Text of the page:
Because the district court was unaware that it had the authority to depart downward in Mr. xxxxxxx's case for his minimal role, even though he was a solo actor, the case should be remanded for re-sentencing.
I. Mr. xxxxxxx's Constitutional Right To Due Process Of Law And His Right To Be Presumed Innocent Were Abrogated When He Appeared Before The Jury For All Three Days Of His Trial In Prison Garb And The Government Adduced Testimony Regarding Mr. xxxxxxx's Custodial Status
A. Standard of Review
Generally constitutional error is reviewed to determine whether it was harmless beyond a reasonable doubt. Chapman v. California, 386 U.S. 18 (1967). Because Mr. xxxxxxx's attorney failed to object to Mr. xxxxxxx's appearance before the jury in prison garb, this Court must review his conviction using the plain error standard. For error to be plain there must be 1) a waived legal error, 2) that was "'plain' or 'obvious' under current law" and 3) that was prejudicial. United States v. Merlos, 8 F.3d 48, 50 (D.C. Cir. 1993), citing United States v. Olano, U.S. , 113 S. Ct. 1770, 1777-78 (1993), cert. denied, U.S. , 114 S. Ct. 1635 (1994). See also United States v. Lawton, 995 F.2d 290, 294 (D.C. Cir. 1993) (plain errors are those which "'seriously affect the fairness, integrity, or public reputation of judicial proceedings'"), quoting United States v. Atkinson, 297 U.S. 157, 160 (1936); United States v. Doe, 903 F.2d 16, 26 (D.C. Cir. 1990) (finding plain error in prosecutor's remarks during closing argument because those comments "'"seriously affect[ed] the fairness, integrity or public reputation of [the] judicial proceedings."'"), citing United States v. Young, 470 U.S. 1, 15 (1985); United States v. Essex, 734 F.2d 832, 843-844 (D.C. Cir. 1984) (setting forth various definitions of "plain error").
Even under the plain error standard this Court should review Marshal Jones' testimony and Mr. xxxxxxx's appearance before the jury throughout his trial in prison garb, "less rigidly" since the Court is called upon to review a constitutional error. United States v. Jefferson, 925 F.2d 1242, 1254 (10th Cir. 1991), cert. denied, 502 U.S. 884 (1991). See also United States v. Faulkner, 17 F.3d 745, 757 (5th Cir.), cert. denied, U.S. , 115 S. Ct. 663 (1994); United States v. Torres, 901 F.2d 205, 208 (2d Cir.), cert. denied, 498 U.S. 906 (1990); United States v. Brown, 555 F.2d 407, 420 (5th Cir. 1977), cert. denied, 435 U.S. 904 (1978).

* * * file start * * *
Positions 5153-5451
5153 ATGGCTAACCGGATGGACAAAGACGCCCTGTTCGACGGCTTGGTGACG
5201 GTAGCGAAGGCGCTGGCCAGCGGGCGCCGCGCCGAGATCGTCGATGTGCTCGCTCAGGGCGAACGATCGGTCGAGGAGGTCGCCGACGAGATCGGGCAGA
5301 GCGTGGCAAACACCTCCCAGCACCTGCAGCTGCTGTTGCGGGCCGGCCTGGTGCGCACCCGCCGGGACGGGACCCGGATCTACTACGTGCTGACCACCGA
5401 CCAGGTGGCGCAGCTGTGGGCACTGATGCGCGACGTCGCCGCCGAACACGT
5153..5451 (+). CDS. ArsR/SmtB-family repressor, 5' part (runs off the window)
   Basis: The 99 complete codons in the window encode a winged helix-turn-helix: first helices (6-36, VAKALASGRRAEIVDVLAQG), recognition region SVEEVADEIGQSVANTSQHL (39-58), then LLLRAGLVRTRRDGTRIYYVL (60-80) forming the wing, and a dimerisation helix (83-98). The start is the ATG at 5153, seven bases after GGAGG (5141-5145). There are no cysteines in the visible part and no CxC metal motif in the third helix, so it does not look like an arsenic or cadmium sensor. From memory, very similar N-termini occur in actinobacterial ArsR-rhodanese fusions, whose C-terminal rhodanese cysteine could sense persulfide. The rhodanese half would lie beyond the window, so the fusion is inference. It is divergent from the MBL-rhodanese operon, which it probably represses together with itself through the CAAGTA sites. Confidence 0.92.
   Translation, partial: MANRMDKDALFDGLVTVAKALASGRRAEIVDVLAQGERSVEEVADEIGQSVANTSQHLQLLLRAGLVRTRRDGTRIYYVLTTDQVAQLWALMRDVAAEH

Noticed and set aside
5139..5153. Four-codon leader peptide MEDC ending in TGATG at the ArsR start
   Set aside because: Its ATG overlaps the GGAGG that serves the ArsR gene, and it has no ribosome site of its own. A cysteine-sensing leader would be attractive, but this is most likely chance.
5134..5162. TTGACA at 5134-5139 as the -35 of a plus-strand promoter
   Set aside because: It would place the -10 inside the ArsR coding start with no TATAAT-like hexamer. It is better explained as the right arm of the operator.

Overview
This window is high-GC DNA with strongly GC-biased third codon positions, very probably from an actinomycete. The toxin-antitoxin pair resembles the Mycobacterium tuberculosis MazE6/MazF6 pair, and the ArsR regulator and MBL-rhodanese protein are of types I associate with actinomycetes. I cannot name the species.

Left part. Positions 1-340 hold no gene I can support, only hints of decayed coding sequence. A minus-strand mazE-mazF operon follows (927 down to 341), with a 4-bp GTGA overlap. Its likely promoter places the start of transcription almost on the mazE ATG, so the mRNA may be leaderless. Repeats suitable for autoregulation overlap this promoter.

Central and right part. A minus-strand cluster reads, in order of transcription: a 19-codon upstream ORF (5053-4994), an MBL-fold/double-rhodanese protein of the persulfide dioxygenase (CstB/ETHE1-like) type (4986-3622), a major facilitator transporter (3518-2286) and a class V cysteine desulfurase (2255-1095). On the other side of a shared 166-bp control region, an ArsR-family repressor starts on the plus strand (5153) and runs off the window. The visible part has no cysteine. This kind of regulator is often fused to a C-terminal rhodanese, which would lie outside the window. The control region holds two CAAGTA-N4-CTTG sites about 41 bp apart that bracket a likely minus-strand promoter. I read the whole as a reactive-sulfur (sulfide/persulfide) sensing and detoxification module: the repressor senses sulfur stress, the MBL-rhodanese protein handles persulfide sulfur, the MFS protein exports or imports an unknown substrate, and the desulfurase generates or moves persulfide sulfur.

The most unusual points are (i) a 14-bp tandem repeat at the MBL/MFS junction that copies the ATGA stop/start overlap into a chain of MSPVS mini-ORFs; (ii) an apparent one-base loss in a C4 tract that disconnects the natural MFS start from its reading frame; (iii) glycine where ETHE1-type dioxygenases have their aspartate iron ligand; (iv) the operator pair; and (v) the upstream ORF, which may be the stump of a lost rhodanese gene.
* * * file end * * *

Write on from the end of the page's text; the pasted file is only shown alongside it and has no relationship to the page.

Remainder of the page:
B. Evidence Of Mr. xxxxxxx's Custodial Status
Was Inherently Prejudicial
The jury's knowledge of Mr. xxxxxxx's custodial status, based both on Marshal Jones' testimony and on Mr. xxxxxxx's appearance in jail clothes, was impermissible and was inherently prejudicial. Inherent prejudice occurs whenever there is "'an unacceptable risk . . . of impermissible factors coming into play'" in the jury's decision. Holbrook v. Flynn, 475 U.S. 560, 570 (1986), citing Estelle v. Williams, 425 U.S. 501, 505 (1976). As the reviewing court, this Court must "examine . . . first, whether there [was] an 'impermissible factor [that came] into play' and second, whether it pose[d] an unacceptable risk.'" Woods v. Dugger, 923 F.2d 1454, 1457 (11th Cir.), cert. denied, 502 U.S. 953 (1991).